(a) Comparison between control uninjected and brain-LPS injected in double transgenic four dpf larvae was made at 16 hpi. Fluorescent reporters for liver (fabp10a:BFP) and macrophages (mfap4:tdTomato) were used for in vivo imaging to determine whether ectopic induction of mfap4 may occur in hepatocytes due to LPS activation. Representative single 2 µm z-plane images do not show ectopic expression of mfap4 other than in infiltrating macrophages in the liver (which are stereotypically located near or within liver sinusoids or gaps between hepatocytes) after LPS injection. Coinciding with a lack of macrophage infiltration in the control animals, no mfap4 expression was observed in the liver (demarcated by dotted line). (b) Scatter plot shows analysis of macrophage infiltration in the liver using the double transgenic larvae. Brain-LPS injection causes infiltration of mfap4:tdTomato expressing macrophages but not in the control uninjected animals. (c) Quantification of liver cells expressing mfap4 shows none did. Individual slices through entire z-stack of whole liver were assessed for co-expression of hepatocyte reporter with the mfap4 reporter. In all plots, each symbol represents an independent larva analyzed. Two-tailed student’s t-test was used to determine statistical significance.

Figure 1—figure supplement 4
Macrophages infiltrate the liver through vasculature and vasculature-independent routes.

Double transgenic zebrafish expressing the macrophage mpeg1:GFP and endothelial kdrl:mCherry reporters were used to localize infiltrating macrophages after brain-LPS injection at 8–10 hpi in the four dpf zebrafish. (a–f) Representative images corresponding to Video 3. a, b, c 3D volumetric view of whole liver (demarcated by a dotted line) and surrounding region taken from three timepoints of a confocal time-lapse imaging (see Video 3) of an 80 µm z-stack at 40x. d, e, f High magnification of the boxed region shown in the corresponding left panels. Representative infiltrating macrophages are labeled numerically 1–5 with their relative position to the vasculature: inside (white arrow), associated (blue arrow), or independent of vasculature (yellow arrow).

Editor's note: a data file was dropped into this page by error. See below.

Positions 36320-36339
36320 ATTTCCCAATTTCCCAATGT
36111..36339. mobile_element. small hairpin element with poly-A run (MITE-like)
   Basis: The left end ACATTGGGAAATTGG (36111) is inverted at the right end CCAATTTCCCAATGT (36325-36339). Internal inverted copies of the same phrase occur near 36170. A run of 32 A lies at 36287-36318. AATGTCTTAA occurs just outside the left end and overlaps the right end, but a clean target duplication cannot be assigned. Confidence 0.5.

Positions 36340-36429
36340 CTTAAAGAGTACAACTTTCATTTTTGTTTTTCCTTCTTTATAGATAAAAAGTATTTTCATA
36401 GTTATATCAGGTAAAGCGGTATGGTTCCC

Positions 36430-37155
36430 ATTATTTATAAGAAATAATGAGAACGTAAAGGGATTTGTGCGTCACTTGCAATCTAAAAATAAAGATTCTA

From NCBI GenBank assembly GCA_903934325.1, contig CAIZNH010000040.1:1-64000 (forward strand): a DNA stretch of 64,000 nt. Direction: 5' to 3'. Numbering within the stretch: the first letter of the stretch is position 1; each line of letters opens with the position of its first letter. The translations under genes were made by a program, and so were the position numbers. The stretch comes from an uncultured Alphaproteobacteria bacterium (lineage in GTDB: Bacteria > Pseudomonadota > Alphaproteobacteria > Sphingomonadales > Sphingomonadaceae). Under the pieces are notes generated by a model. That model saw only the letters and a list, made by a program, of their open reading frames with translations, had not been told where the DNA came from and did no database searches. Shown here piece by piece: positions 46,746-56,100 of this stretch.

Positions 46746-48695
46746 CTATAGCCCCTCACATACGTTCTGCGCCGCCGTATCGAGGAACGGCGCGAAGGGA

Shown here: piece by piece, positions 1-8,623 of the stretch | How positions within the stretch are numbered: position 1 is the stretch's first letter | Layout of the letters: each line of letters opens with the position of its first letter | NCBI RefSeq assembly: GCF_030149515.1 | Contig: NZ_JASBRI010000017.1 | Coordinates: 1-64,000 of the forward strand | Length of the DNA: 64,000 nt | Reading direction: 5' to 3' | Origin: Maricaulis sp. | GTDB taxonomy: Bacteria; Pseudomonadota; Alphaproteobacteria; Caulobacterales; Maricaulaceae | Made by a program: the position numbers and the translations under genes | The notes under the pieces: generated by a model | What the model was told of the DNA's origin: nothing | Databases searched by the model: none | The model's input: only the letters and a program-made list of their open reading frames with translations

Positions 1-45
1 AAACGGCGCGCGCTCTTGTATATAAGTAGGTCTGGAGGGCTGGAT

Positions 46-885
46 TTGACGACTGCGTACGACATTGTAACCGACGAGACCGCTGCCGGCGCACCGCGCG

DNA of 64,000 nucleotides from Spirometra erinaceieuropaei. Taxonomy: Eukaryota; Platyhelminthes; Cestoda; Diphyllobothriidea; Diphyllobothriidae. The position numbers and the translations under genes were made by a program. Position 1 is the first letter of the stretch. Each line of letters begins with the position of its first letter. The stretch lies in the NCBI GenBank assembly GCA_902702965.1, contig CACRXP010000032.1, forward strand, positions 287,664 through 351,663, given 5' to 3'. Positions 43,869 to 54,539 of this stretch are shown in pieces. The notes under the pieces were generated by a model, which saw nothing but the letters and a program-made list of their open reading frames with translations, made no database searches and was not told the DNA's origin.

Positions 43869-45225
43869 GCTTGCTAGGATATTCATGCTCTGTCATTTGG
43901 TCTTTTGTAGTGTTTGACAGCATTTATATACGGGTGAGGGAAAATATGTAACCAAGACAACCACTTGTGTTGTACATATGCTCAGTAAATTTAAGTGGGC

Figure 1—figure supplement 5
Long-term in vivo tracking of infiltrating macrophages shows that occupation time in the liver can be used for their classification.

(a) Representative 3D images from six timepoints corresponding to Video 4 from a four dpf zebrafish which was brain-LPS injected and imaged starting at 12 hpi. Infiltrating macrophages can be classified into three groups (examples shown by arrows of different colors): circulating (present in only a single timepoint), transient (<2 hr) and residing cell (>2 hr). Double transgenic zebrafish labeling macrophages (mpeg1:GFP) and hepatocytes (fabp10a:DsRed) were used to track macrophage infiltration over a 10 hr period. Color overlay of both channels and single GFP channel in grayscale for macrophages are shown. LPS was co-injected with Alexa 568 conjugated dextran to validate brain injections and detect systemic distribution of the injected material based on labeling of the pronephros by the fluorescent dextran. Labeling of pronephros has been previously described after intravenous injection of a fluorescent tracer (Oltrabella et al., 2015), but labeling of proximal kidney tubules can also be observed in transgenic lines expressing a red fluorescent protein. (b) 2D projection of the tracking of infiltrating macrophages in the entire liver over all timepoints of analysis. Each traced cell is represented by a circle for its location at each timepoint if present in the liver, and a line for its movement between the timepoints. Different colors represent different cells. (c) Relative percentage of the different types of infiltrating macrophages based on liver occupation. n = 47 macrophages were tracked and analyzed. (d) Scatter plot shows the total duration of each traced infiltrating macrophage in the ‘transient’ and ‘residing’ groups. (e) Total distance and average speed of each macrophage in the ‘transient’ and ‘residing’ groups. Total distance was not significantly different, but the ‘transient’ macrophages moved faster with a significantly higher average speed than the ‘residing’ cells. sd, standard deviation; ns, not significant.

Figure 2 with 4 supplements
Brain-LPS microinjection leads to drainage of LPS molecules into circulation, and causes a hepatic response similar to intravenous LPS injection.